726     bash configure --with-freetype=/cygdrive/c/freetype-i586 --with-target-bits=32
 727     ```
 729   * Create a debug build with the `server` JVM and DTrace enabled:
 730     ```
 731     bash configure --enable-debug --with-jvm-variants=server --enable-dtrace
 732     ```
 734 ### Common Configure Arguments
 736 Here follows some of the most common and important `configure` argument.
 738 To get up-to-date information on *all* available `configure` argument, please
 739 run:
 740 ```
 741 bash configure --help
 742 ```
 744 (Note that this help text also include general autoconf options, like
 745 `--dvidir`, that is not relevant to OpenJDK. To list only OpenJDK specific
 746 features, use `bash configure --help=short` instead.)
 748 #### Configure Arguments for Tailoring the Build
 750   * `--enable-debug` - Set the debug level to `fastdebug` (this is a shorthand
 751     for `--with-debug-level=fastdebug`)
 752   * `--with-debug-level=<level>` - Set the debug level, which can be `release`,
 753     `fastdebug`, `slowdebug` or `optimized`. Default is `release`. `optimized`
 754     is variant of `release` with additional Hotspot debug code.
 755   * `--with-native-debug-symbols=<method>` - Specify if and how native debug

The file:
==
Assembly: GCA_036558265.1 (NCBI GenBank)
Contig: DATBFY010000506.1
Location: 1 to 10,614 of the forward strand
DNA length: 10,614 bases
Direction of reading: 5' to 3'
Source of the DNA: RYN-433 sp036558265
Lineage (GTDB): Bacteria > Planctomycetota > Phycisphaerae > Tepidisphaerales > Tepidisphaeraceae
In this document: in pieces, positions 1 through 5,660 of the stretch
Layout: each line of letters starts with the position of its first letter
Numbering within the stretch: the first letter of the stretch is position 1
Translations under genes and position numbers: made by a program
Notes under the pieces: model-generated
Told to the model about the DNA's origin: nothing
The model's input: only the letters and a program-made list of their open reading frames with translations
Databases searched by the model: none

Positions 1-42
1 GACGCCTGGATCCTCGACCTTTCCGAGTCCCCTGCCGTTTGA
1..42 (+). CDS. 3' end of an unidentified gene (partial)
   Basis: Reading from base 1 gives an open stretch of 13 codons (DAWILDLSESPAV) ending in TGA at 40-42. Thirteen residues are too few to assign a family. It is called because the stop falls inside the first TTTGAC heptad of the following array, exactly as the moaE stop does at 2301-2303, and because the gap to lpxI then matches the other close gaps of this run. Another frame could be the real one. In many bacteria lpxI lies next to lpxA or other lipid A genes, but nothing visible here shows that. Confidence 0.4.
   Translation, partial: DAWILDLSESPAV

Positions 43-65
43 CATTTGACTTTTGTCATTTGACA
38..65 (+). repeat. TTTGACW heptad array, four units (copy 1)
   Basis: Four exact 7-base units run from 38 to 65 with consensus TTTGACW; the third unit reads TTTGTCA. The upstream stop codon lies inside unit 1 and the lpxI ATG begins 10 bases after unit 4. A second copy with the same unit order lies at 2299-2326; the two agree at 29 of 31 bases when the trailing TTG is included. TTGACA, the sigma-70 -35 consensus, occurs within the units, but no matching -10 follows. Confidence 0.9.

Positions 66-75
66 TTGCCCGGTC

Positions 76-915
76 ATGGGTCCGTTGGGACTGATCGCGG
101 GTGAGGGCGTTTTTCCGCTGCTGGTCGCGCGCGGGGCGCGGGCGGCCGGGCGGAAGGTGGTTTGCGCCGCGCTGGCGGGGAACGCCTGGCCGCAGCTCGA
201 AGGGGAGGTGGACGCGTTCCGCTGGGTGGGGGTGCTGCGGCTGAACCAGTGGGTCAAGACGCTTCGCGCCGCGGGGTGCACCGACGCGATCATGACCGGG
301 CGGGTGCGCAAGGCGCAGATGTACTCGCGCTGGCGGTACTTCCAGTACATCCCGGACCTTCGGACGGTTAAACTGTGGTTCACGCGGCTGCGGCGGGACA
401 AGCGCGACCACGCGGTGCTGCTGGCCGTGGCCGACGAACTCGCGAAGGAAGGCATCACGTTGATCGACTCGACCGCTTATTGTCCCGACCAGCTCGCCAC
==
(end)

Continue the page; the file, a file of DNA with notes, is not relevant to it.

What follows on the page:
756     symbols should be built. Available methods are `none`, `internal`,
 757     `external`, `zipped`. Default behavior depends on platform. See [Native
 758     Debug Symbols](#native-debug-symbols) for more details.
 759   * `--with-version-string=<string>` - Specify the version string this build
 760     will be identified with.
 761   * `--with-version-<part>=<value>` - A group of options, where `<part>` can be
 762     any of `pre`, `opt`, `build`, `major`, `minor`, `security` or `patch`. Use
 763     these options to modify just the corresponding part of the version string
 764     from the default, or the value provided by `--with-version-string`.
 765   * `--with-jvm-variants=<variant>[,<variant>...]` - Build the specified variant
 766     (or variants) of Hotspot. Valid variants are: `server`, `client`,
 767     `minimal`, `core`, `zero`, `zeroshark`, `custom`. Note that not all
 768     variants are possible to combine in a single build.